Thursday, January 26, 2012

Delicious Ambiguity

I can’t seem to go less than three months between blog posts. Could it be a lack of inspiration lately? My commitment issues in general? The verdict is out. That said, I don’t think my haphazard posts will affect the general population, so I’ll proceed. I’d like to give some updates on what’s going on in my life, but I think I’ll just do it one post at a time.

First thing’s first. I got a new j-o-b. Sister over here is continuing to work hard for the money running the Oregon State Treasurer’s re-election campaign, which means brand new Google alerts and a slammage of new, exciting, non-stop work!

This won’t come as a surprise to anyone who knows me, but I have some trouble making big life choices. Scratch that—just life choices in general. Are these really the boots I want? Should I change jobs? Why do health insurance companies refuse to cover me? From the trivial to the not-so-trivial, I craft ridiculous pro and con lists, consult with every last person I feel could be helpful (twice), and generally annoy everybody with my indecision for at least a good 48 hours. Ultimately, I will make an educated choice that I feel has always been the right one for me, but it doesn’t make it any less draining and stressful a process.

After the decision is made and behind me, I always feel a sense of remorse set in as I realize my problems are not big and that there are people in the world who can’t find work, can’t feed their families, have lost their homes, and have REAL life choices to make. I guess I better work on that whole perspective thing.

But for now, there’s a Gilda Radner quote that I’m totally into:
"Life is about not knowing, having to change, taking the moment and making the best of it, without knowing what's going to happen next. Delicious ambiguity."

Wednesday, October 12, 2011

Occupy Portland

Hundreds of people have now been Occupying Portland (and Wall Street, and Seattle, and…etc) for almost an entire week. They are camped out at Chapman Park, closing off SW Main Street to all thru traffic. I found the initial march and protest affective and inspiring. It’s not often we see a movement take hold nationally and stick. The press has covered it here in Oregon in a positive way. I can’t help but think of the Arab Spring uprisings earlier this year. I’m grateful there are a couple stark differences between the Occupy movements and the Arab Spring movements…most notably the lack of violence and arrests. And the City of Portland has been working with the protestors, not against them, a fact I find hilarious for an anti-establishment movement.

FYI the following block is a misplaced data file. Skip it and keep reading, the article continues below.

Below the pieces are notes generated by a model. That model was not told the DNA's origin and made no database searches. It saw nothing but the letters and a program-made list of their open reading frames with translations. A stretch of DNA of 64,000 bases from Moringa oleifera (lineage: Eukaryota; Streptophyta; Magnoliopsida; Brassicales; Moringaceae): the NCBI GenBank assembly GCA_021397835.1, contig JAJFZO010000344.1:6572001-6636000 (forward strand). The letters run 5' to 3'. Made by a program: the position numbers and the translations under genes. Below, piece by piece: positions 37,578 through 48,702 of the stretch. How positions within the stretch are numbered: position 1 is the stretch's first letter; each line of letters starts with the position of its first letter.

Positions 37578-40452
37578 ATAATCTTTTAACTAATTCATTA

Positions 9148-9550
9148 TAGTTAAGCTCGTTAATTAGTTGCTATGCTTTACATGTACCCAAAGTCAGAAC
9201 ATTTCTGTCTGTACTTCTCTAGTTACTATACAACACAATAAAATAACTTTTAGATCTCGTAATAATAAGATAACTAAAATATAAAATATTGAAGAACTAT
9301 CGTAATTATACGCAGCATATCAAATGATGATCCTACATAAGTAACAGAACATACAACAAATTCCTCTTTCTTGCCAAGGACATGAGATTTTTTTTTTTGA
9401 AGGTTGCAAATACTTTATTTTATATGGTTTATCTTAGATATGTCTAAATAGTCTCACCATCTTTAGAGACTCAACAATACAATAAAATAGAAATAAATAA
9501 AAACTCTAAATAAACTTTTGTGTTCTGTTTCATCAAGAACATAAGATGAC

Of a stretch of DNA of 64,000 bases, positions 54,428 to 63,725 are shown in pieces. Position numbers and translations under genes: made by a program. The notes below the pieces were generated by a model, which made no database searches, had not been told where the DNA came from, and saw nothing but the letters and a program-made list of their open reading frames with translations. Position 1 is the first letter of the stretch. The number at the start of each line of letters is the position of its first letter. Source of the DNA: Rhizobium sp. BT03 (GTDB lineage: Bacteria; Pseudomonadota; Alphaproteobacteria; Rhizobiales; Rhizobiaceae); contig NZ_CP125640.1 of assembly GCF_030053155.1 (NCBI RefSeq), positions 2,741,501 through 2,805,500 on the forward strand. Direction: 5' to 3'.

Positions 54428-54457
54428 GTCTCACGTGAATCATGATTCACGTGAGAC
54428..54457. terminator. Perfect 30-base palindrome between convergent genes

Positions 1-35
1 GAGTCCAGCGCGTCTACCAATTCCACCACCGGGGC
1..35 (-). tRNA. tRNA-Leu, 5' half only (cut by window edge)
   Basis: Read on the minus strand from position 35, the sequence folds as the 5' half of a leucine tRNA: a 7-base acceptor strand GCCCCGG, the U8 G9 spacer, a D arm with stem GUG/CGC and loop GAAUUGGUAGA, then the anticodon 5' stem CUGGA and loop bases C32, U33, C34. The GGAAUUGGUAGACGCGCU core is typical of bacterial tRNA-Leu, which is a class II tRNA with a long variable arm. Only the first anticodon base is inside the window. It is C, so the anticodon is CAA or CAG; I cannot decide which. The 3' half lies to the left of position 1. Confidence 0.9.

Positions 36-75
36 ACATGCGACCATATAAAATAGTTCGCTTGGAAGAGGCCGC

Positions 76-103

I pass by the Occupy Portland camp each day on my way to work as I drive down SW 4th Avenue. I’m fascinated by the community that has been set up there…they have a library. Yes, a library. But now I’m starting to wonder: What’s next, occupiers? I agree with their basic cause for action. Big banks in this country are out of the control and the disparity of wealth among Americans is outrageous. I’m not now, nor ever will be a member of the 1% of the wealthiest faction of this nation, and there should be more equity. But is continuing to sit in a park for days on end the way to achieve this? They certainly have the right to do so, and I think a point has been made to both corporations and our elected officials. But I’m concerned the creators of this movement didn’t think past the “let’s march through the streets of our city” phase. The ultimate solutions to these issues need to be approached in a long-term, collaborative way. People are disenchanted and disenfranchised with government. I get it—government is bureaucratic and slow. But this is the system our founders created and put forth for us to use. The right to protest is vital and I’m glad to see it utilized. But what comes after the protesting? I want to do some research on this question, because it’s not the first time we’ve seen something like this in our country. I wasn’t alive for the last era of rebellion in the 1960s and 1970s. But I believe we have to work with our leaders in office to come to solutions and put actions into place. The waves of revolutions and civil uprisings in Libya, Tunisia, Yemen, etc were triggered by police corruption, ill treatment, and an desire to overthrow the entire government regime. But it’s not the same here.

I’m still forming my opinion around these movements. I think it’s exciting, and I hope for positive change in the direction of equality and fairness. Our country is fraught with economic and social injustices, and I’m glad that citizens are engaging in the issues and voicing their opinions. I’m not sure what’s next, but I can’t wait to find out because I have feeling we are making history here.

An update in October

I am highly doubtful anyone reads this blog anymore because I post so infrequently. I have only myself to blame. However, I felt inspired this morning before I start making fundraising calls.